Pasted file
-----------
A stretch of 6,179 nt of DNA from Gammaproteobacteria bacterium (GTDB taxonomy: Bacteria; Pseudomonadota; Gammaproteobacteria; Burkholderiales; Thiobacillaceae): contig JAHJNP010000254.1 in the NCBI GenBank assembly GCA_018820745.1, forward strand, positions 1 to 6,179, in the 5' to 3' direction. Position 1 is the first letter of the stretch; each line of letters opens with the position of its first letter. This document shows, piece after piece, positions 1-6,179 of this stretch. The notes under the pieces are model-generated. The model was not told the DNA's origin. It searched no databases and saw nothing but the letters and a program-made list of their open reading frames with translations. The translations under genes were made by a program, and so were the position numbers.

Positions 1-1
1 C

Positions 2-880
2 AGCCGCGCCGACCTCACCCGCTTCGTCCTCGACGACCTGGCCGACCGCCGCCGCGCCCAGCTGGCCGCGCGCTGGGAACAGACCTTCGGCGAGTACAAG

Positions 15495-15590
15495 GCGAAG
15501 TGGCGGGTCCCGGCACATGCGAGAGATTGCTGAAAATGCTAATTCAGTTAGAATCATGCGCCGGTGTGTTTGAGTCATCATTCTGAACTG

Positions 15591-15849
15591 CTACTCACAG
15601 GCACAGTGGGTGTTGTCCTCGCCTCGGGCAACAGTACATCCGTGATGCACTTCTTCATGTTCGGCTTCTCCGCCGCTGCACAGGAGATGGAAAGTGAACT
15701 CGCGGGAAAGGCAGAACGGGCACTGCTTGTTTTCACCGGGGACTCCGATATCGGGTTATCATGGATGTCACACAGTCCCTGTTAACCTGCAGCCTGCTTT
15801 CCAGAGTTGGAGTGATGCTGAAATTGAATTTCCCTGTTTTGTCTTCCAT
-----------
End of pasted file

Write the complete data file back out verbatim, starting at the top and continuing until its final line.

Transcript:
A stretch of 6,179 nt of DNA from Gammaproteobacteria bacterium (GTDB taxonomy: Bacteria; Pseudomonadota; Gammaproteobacteria; Burkholderiales; Thiobacillaceae): contig JAHJNP010000254.1 in the NCBI GenBank assembly GCA_018820745.1, forward strand, positions 1 to 6,179, in the 5' to 3' direction. Position 1 is the first letter of the stretch; each line of letters opens with the position of its first letter. This document shows, piece after piece, positions 1-6,179 of this stretch. The notes under the pieces are model-generated. The model was not told the DNA's origin. It searched no databases and saw nothing but the letters and a program-made list of their open reading frames with translations. The translations under genes were made by a program, and so were the position numbers.

Positions 1-1
1 C

Positions 2-880
2 AGCCGCGCCGACCTCACCCGCTTCGTCCTCGACGACCTGGCCGACCGCCGCCGCGCCCAGCTGGCCGCGCGCTGGGAACAGACCTTCGGCGAGTACAAG

Positions 15495-15590
15495 GCGAAG
15501 TGGCGGGTCCCGGCACATGCGAGAGATTGCTGAAAATGCTAATTCAGTTAGAATCATGCGCCGGTGTGTTTGAGTCATCATTCTGAACTG

Positions 15591-15849
15591 CTACTCACAG
15601 GCACAGTGGGTGTTGTCCTCGCCTCGGGCAACAGTACATCCGTGATGCACTTCTTCATGTTCGGCTTCTCCGCCGCTGCACAGGAGATGGAAAGTGAACT
15701 CGCGGGAAAGGCAGAACGGGCACTGCTTGTTTTCACCGGGGACTCCGATATCGGGTTATCATGGATGTCACACAGTCCCTGTTAACCTGCAGCCTGCTTT
15801 CCAGAGTTGGAGTGATGCTGAAATTGAATTTCCCTGTTTTGTCTTCCAT